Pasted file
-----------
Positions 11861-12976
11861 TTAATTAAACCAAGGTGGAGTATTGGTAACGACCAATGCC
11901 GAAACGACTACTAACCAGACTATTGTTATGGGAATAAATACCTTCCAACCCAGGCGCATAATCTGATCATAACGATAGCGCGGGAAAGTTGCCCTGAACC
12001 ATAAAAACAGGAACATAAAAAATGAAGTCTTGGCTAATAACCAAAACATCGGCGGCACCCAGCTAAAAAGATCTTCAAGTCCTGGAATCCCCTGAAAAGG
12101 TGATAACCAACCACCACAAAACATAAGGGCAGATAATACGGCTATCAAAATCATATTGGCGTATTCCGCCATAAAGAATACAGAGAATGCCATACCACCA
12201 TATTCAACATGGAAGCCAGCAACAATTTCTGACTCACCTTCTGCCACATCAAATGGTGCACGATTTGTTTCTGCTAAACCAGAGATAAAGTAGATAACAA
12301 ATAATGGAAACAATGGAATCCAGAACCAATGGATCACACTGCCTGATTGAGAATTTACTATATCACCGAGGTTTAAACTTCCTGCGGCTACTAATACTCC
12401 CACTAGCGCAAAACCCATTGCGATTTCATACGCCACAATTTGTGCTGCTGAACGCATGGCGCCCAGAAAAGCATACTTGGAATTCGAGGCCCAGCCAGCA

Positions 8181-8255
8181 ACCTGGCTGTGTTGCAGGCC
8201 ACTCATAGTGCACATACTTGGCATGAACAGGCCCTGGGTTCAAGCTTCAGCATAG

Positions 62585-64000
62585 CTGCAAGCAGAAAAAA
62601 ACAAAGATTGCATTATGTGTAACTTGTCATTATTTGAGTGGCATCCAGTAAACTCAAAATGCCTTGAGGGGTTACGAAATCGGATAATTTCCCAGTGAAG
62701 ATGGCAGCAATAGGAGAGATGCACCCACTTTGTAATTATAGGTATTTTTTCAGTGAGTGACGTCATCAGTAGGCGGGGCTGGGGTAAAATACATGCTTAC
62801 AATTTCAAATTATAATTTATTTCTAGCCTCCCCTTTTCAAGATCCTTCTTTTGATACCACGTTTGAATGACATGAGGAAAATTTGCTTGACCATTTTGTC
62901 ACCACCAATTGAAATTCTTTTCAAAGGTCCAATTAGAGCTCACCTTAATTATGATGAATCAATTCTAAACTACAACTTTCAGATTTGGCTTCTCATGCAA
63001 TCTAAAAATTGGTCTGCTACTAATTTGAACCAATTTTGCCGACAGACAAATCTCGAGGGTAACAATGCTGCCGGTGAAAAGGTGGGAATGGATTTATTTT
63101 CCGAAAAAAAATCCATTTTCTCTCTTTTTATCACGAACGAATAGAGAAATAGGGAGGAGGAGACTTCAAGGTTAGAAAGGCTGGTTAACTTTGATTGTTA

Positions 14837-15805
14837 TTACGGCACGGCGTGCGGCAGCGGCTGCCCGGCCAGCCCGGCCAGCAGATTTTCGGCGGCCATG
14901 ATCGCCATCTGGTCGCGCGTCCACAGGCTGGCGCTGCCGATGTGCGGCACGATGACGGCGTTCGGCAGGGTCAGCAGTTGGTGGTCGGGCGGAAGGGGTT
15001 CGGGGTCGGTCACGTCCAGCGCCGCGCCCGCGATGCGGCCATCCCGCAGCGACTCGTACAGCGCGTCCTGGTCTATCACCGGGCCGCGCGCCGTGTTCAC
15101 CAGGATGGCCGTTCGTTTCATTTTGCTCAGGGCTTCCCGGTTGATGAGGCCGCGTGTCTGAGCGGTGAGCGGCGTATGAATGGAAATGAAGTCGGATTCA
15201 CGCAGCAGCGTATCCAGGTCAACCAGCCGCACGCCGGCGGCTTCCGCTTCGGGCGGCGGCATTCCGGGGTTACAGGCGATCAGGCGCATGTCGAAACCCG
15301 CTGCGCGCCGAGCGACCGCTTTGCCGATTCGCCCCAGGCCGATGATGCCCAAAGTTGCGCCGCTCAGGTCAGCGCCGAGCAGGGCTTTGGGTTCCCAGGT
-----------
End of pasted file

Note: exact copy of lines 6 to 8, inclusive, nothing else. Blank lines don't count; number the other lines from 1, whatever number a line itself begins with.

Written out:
12201 TATTCAACATGGAAGCCAGCAACAATTTCTGACTCACCTTCTGCCACATCAAATGGTGCACGATTTGTTTCTGCTAAACCAGAGATAAAGTAGATAACAA
12301 ATAATGGAAACAATGGAATCCAGAACCAATGGATCACACTGCCTGATTGAGAATTTACTATATCACCGAGGTTTAAACTTCCTGCGGCTACTAATACTCC
12401 CACTAGCGCAAAACCCATTGCGATTTCATACGCCACAATTTGTGCTGCTGAACGCATGGCGCCCAGAAAAGCATACTTGGAATTCGAGGCCCAGCCAGCA